Jill points to and article on Personal Life Annotation Devices. Weblogs, as a technology, are nothing but a system of rapid publication to the web. But the engender a new way of thinking about communication. The function of a blog is not that different from the functions that have endlessly been put forward for mass and personal communication. They just seem to perform these functions in a much more integrated way.
The article is less about text-blogging than it is about photoblogging. Of course, a million (or a hundred million) photoblogs with shots throughout the day is interesting, but more interesting is when all of these are classified, integrated, and accessible. It allows for a new kind of surveillance (and not necessarily in the nasty “big brother” sort of way) of everyday life.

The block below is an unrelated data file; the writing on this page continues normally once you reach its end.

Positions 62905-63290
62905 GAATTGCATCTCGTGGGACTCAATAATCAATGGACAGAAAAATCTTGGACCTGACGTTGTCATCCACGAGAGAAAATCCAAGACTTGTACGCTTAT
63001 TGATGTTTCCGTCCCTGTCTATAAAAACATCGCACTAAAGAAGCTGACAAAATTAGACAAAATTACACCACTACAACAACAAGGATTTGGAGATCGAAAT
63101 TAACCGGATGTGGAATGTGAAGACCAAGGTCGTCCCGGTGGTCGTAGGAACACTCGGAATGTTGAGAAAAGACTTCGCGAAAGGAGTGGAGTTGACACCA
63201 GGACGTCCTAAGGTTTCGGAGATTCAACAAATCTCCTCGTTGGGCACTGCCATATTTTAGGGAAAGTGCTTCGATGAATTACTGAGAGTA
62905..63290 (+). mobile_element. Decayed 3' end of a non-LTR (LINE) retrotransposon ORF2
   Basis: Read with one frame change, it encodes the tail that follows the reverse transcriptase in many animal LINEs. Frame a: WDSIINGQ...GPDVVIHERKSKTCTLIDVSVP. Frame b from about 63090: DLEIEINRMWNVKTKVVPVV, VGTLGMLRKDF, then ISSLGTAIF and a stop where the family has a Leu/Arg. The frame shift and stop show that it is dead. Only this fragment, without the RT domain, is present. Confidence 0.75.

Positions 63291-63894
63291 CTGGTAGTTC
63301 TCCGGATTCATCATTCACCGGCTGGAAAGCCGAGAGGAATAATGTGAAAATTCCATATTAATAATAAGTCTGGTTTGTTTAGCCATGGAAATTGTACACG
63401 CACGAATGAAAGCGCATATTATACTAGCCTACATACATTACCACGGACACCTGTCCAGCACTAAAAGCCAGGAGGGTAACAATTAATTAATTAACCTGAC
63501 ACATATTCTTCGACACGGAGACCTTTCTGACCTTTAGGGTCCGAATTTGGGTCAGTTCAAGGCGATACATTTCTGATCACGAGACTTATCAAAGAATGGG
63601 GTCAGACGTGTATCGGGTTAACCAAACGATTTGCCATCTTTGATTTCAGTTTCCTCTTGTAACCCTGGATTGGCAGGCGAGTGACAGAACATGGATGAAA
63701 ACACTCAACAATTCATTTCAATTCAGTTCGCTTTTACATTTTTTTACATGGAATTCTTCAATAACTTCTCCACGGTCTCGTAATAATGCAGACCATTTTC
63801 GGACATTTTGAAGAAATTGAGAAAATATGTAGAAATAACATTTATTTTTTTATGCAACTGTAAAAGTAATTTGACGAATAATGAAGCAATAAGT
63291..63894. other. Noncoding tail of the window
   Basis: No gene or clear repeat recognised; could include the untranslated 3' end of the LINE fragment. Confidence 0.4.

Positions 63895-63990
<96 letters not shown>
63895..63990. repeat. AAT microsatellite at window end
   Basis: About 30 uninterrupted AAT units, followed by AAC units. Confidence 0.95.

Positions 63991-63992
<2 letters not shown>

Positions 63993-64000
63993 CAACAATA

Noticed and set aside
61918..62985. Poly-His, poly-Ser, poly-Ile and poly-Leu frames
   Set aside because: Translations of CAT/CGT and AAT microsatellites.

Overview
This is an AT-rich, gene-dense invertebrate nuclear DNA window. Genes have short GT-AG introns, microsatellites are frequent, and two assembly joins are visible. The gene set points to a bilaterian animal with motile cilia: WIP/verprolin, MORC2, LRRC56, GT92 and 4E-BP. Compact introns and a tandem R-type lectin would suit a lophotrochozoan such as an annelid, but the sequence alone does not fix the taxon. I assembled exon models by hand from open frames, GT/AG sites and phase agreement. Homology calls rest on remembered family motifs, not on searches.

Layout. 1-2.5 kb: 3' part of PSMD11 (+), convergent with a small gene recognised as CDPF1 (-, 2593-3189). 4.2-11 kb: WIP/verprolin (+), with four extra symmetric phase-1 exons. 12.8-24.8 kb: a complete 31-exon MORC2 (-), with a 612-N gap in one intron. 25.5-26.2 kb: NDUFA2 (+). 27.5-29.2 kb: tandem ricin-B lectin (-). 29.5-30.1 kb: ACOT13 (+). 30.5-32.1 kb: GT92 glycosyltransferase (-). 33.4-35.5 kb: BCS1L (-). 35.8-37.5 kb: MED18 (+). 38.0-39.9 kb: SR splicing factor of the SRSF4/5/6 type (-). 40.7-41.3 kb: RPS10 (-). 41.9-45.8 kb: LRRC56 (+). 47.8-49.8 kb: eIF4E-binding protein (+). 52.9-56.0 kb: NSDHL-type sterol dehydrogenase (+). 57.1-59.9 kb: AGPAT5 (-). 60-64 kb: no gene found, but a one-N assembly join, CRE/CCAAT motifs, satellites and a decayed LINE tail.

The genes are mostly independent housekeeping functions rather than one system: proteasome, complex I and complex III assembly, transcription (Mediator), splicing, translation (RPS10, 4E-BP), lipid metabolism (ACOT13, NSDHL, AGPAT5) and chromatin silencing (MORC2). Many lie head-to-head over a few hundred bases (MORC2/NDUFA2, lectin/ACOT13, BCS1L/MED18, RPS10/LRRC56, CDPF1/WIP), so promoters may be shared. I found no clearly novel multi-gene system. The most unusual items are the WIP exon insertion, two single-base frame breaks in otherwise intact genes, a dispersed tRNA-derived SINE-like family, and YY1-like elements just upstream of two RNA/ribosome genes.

How lightweight (both literally and in the user-interface sense) must a device be to make it a useful real-life annotation system. It must provide both a nearly transparent way of recording a life, but equally important, it must figure out how to skip over the boring stuff.
That last bit is kind of interesting. I mentally already skip over the boring stuff in my memory –as well as some of the not-so-boring stuff, unfortunately. Forgetting is an amazing valuable cognitive function. Creating PLADs (woo-hoo, new acronym) that augment our memory is a huge project, but it only forestalls an even bigger one: devices that augment forgetting.